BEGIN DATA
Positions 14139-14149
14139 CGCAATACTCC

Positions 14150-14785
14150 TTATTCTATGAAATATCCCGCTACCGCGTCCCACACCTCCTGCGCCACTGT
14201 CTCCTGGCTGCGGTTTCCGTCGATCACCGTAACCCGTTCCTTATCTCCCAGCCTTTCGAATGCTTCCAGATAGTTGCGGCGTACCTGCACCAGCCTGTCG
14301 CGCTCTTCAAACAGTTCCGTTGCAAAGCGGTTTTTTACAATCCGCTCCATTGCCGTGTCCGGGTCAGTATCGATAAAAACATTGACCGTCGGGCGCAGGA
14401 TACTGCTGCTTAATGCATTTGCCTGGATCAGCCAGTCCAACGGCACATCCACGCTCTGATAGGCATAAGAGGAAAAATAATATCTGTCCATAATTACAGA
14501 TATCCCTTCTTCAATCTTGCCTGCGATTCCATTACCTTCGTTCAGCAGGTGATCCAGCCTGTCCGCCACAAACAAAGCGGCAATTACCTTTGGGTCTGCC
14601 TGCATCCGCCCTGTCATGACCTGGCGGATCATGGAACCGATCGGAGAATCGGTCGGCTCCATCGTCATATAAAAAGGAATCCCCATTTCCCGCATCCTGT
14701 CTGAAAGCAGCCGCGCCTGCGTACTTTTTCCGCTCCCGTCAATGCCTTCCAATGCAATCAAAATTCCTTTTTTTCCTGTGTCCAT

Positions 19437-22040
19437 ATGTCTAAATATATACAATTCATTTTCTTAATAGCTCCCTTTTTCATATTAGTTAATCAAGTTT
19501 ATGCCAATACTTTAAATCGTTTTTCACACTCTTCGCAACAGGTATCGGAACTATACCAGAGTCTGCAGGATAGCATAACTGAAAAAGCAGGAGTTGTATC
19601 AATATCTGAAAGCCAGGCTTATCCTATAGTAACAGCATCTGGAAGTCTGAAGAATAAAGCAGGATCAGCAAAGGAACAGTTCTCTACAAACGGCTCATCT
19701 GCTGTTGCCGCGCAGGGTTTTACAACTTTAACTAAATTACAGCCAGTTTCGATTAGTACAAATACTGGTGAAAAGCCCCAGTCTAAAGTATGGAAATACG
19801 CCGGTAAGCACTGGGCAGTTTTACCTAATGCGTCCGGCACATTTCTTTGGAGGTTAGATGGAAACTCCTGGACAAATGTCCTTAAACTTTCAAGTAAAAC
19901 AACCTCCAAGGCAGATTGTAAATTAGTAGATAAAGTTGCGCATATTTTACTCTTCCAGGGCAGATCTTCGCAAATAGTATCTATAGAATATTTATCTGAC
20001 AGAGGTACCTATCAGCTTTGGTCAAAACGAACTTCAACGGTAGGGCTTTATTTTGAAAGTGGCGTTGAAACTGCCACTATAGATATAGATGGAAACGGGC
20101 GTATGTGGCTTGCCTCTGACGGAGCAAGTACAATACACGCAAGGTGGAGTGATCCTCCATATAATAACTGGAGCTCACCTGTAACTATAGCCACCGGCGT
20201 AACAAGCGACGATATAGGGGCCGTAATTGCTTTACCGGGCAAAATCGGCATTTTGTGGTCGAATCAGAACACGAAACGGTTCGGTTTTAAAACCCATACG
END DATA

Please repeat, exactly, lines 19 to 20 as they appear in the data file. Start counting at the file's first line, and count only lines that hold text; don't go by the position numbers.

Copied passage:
20101 GTATGTGGCTTGCCTCTGACGGAGCAAGTACAATACACGCAAGGTGGAGTGATCCTCCATATAATAACTGGAGCTCACCTGTAACTATAGCCACCGGCGT
20201 AACAAGCGACGATATAGGGGCCGTAATTGCTTTACCGGGCAAAATCGGCATTTTGTGGTCGAATCAGAACACGAAACGGTTCGGTTTTAAAACCCATACG